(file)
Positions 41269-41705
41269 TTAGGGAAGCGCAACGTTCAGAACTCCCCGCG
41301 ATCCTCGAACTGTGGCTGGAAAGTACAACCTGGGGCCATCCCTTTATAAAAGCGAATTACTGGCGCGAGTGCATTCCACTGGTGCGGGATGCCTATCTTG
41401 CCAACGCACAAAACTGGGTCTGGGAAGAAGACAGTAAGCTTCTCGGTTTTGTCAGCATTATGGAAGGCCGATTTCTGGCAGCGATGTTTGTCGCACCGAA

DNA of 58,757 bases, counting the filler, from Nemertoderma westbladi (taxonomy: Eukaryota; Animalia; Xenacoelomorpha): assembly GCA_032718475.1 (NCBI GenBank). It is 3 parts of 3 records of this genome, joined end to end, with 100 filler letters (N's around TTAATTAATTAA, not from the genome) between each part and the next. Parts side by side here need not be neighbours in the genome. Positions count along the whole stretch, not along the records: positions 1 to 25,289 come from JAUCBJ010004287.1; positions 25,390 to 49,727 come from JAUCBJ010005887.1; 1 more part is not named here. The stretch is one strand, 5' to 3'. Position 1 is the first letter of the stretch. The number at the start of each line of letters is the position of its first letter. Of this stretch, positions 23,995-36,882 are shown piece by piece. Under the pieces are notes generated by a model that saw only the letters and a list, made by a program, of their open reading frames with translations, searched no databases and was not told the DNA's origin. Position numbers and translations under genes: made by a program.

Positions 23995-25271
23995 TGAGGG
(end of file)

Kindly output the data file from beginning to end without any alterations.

Positions 41269-41705
41269 TTAGGGAAGCGCAACGTTCAGAACTCCCCGCG
41301 ATCCTCGAACTGTGGCTGGAAAGTACAACCTGGGGCCATCCCTTTATAAAAGCGAATTACTGGCGCGAGTGCATTCCACTGGTGCGGGATGCCTATCTTG
41401 CCAACGCACAAAACTGGGTCTGGGAAGAAGACAGTAAGCTTCTCGGTTTTGTCAGCATTATGGAAGGCCGATTTCTGGCAGCGATGTTTGTCGCACCGAA

DNA of 58,757 bases, counting the filler, from Nemertoderma westbladi (taxonomy: Eukaryota; Animalia; Xenacoelomorpha): assembly GCA_032718475.1 (NCBI GenBank). It is 3 parts of 3 records of this genome, joined end to end, with 100 filler letters (N's around TTAATTAATTAA, not from the genome) between each part and the next. Parts side by side here need not be neighbours in the genome. Positions count along the whole stretch, not along the records: positions 1 to 25,289 come from JAUCBJ010004287.1; positions 25,390 to 49,727 come from JAUCBJ010005887.1; 1 more part is not named here. The stretch is one strand, 5' to 3'. Position 1 is the first letter of the stretch. The number at the start of each line of letters is the position of its first letter. Of this stretch, positions 23,995-36,882 are shown piece by piece. Under the pieces are notes generated by a model that saw only the letters and a list, made by a program, of their open reading frames with translations, searched no databases and was not told the DNA's origin. Position numbers and translations under genes: made by a program.

Positions 23995-25271
23995 TGAGGG